Private sector involvement in Egypt's healthcare sector is expected to rise from 30% to 50% by 2030.

Debating the merits

Others think the reforms will help. Egypt's public sector is hugely inefficient. Bureaucratic delays hamper service quality and technological progress. There are also whispers of corruption in a sector where doctors earn little more than minimum wage.

Some economists, including Dr Hanan Ramses, a financial market specialist in Cairo, have warned against privatising healthcare to meet IMF demands. She rejects the "shocking" law, telling Al Majalla that it would lead to higher costs. Due to widespread poverty, many Egyptians rely on low-cost or free healthcare, she said, warning of its potentially devastating impact. The doctors' Medical Syndicate have also objected, saying the law may hinder comprehensive coverage by removing some hospitals from the insurance system.

Proponents think privatisation will enhance the public healthcare sector, creating competition to improve care and drive improvements in healthcare management. The state's commitment of 3% of GDP is set to increase next year to $3.93bn, yet this still falls short of Egyptians' needs, with around 83,000 public hospital beds to cater for.

Still, the government can point to some success over the past decade, with 93 projects to establish, develop, or renovate hospitals and clinics and a rise in the number of Egyptians with health insurance to 53 million. But Egypt's poverty levels are also rising, according to figures from the World Bank and Egypt's own national statistics bureau, CAPMAS, which found that roughly one in every three Egyptians now falls below the threshold.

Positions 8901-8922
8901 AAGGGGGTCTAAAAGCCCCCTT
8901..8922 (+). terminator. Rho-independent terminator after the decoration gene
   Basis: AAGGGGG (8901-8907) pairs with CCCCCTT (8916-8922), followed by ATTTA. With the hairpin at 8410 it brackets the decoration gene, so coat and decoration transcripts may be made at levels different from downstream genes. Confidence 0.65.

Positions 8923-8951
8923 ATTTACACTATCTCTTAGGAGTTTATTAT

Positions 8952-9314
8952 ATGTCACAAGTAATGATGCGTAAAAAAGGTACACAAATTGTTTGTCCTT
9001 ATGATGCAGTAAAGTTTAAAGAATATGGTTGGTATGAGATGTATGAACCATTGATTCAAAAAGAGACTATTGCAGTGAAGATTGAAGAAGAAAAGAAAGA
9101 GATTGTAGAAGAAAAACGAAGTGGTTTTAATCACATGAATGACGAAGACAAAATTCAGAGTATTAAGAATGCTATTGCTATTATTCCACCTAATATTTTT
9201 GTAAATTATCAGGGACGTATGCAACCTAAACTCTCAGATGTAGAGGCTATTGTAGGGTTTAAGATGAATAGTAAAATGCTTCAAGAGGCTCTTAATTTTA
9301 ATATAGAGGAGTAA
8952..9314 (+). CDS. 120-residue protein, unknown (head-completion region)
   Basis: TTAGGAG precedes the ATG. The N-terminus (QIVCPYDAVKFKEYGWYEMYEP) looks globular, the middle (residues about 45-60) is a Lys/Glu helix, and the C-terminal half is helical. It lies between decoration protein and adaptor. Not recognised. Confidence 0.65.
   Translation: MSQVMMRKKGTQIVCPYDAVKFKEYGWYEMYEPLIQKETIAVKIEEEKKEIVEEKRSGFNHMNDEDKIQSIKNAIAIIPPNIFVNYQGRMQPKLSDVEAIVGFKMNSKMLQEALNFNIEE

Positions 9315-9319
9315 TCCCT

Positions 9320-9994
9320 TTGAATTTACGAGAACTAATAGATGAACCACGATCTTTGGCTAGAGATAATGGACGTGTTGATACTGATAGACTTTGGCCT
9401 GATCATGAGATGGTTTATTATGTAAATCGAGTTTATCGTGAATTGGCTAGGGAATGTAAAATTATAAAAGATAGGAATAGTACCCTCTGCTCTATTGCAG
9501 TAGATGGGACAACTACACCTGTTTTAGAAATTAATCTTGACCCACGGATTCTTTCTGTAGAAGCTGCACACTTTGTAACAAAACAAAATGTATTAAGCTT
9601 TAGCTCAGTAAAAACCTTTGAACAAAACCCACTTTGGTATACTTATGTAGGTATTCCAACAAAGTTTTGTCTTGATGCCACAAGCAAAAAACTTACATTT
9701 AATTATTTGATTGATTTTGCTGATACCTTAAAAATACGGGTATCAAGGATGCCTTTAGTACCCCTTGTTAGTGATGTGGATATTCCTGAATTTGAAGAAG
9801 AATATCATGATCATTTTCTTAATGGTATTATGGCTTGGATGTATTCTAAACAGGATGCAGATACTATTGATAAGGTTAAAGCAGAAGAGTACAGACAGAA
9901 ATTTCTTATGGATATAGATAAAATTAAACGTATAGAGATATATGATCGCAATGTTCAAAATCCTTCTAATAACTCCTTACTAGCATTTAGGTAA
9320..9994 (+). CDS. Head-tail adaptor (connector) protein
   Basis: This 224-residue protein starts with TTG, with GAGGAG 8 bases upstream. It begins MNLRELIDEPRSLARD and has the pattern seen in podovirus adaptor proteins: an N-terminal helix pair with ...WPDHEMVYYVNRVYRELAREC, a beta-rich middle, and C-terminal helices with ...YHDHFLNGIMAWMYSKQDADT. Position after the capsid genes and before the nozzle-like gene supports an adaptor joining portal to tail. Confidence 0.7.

AFP / Mohamed el-Shahed
An Egyptian elderly man poses for a picture in the village of al-Nehaya, one of the poorest in the country, in the province of Assiut in central Egypt.

Calls to protect the vulnerable

Al Majalla toured the Nasr City Cancer Centre, where patients receive treatment, whether that be under private health insurance or at the state's expense. Many oncology patients expressed fears that the law would affect the hospitals that provide cancer care services. Hala Al-Asyouti, 40, who is receiving state-funded treatment for breast and neck cancer at the centre, said it would impact her treatment. She says the cost of similar treatment at a private hospital would be around $1,500 every three weeks.

Huda, 65, a state employee under the health insurance system, travels from Al-Arish in the Sinai for chemotherapy. She said the cost of cancer treatment in the private sector was prohibitive for almost everyone. Likewise, Samia Abdel Salam, 62, who has had chemotherapy for four years, could not afford private hospital costs, so she turned to health insurance for treatment. These and many others felt the law was unfair to those on low or average incomes.

Ramses called on the government to exercise caution when selling off up to 80% of healthcare assets, pointing to the lack of choice for some.

"From the state's point of view, it's within its rights to take steps that yield a return, but private hospitals are extremely expensive, and according to this law, the sick citizen is faced with the choice of not receiving treatment or dying," she said.

Another economist, Khaled Al-Shafei, thought the law was "positive", saying: "It may attract more local and foreign investors to enter this important and vital sector in light of the new standards set by the IMF." Al-Shafei added that it "represents a strong and promising start to providing excellent healthcare services, as bureaucracy in Egypt has always dominated the scene in all government institutions".

On the poor who may not benefit, he said the state "will commit to compensating the differences by extending health insurance to provide services to all citizens". For many Egyptians who fear this law could be fatal, the proof will be in the pudding.